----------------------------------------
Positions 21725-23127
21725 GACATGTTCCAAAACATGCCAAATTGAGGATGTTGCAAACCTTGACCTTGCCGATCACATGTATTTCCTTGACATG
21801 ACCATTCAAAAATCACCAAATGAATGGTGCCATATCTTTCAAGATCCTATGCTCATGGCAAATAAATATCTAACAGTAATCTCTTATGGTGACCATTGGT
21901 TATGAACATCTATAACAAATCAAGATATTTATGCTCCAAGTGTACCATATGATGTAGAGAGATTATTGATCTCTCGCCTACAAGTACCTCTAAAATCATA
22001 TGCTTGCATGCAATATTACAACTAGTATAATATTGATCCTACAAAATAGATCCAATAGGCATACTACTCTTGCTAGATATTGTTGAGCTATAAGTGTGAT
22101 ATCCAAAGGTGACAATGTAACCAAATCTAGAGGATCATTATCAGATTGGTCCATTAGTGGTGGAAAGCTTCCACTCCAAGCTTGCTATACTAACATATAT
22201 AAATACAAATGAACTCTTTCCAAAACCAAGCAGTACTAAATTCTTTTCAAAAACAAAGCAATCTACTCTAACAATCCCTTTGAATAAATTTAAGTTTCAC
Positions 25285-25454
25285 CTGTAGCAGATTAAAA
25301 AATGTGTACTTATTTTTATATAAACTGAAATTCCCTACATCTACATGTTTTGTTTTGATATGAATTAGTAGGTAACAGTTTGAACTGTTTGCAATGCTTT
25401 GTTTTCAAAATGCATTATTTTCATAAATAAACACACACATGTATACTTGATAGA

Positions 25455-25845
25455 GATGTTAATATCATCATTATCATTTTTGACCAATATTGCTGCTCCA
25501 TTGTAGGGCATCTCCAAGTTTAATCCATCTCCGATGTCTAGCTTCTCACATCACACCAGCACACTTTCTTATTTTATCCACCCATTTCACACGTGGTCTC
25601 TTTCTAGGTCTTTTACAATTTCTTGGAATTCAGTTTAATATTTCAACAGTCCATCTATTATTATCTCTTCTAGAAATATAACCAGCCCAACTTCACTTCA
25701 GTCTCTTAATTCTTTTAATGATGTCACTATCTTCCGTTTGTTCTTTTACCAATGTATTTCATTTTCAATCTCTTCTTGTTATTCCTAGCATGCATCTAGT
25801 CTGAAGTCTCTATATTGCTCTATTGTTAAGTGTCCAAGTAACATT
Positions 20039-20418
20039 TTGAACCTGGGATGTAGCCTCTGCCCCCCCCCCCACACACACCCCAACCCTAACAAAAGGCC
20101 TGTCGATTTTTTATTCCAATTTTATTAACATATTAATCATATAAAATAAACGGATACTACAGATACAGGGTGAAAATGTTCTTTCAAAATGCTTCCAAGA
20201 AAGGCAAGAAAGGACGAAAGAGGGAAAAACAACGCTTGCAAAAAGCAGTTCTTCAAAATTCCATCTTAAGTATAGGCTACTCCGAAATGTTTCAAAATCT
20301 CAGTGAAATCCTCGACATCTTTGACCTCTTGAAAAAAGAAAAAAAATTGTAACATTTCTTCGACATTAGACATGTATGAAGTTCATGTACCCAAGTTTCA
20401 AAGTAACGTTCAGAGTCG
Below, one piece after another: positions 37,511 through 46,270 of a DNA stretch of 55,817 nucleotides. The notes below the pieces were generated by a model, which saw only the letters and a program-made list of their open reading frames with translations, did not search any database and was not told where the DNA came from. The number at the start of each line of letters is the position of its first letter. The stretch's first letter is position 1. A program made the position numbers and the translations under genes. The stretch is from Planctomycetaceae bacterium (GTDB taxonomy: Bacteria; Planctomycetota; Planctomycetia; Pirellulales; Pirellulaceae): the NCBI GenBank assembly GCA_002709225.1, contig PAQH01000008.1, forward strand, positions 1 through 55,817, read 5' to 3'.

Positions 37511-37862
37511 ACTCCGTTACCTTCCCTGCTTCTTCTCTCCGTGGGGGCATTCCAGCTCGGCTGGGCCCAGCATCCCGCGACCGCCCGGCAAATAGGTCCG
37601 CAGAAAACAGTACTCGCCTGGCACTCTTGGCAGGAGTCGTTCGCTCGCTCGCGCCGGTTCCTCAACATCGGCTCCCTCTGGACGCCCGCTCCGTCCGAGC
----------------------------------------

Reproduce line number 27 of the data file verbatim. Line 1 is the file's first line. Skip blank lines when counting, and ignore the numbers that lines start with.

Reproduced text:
37601 CAGAAAACAGTACTCGCCTGGCACTCTTGGCAGGAGTCGTTCGCTCGCTCGCGCCGGTTCCTCAACATCGGCTCCCTCTGGACGCCCGCTCCGTCCGAGC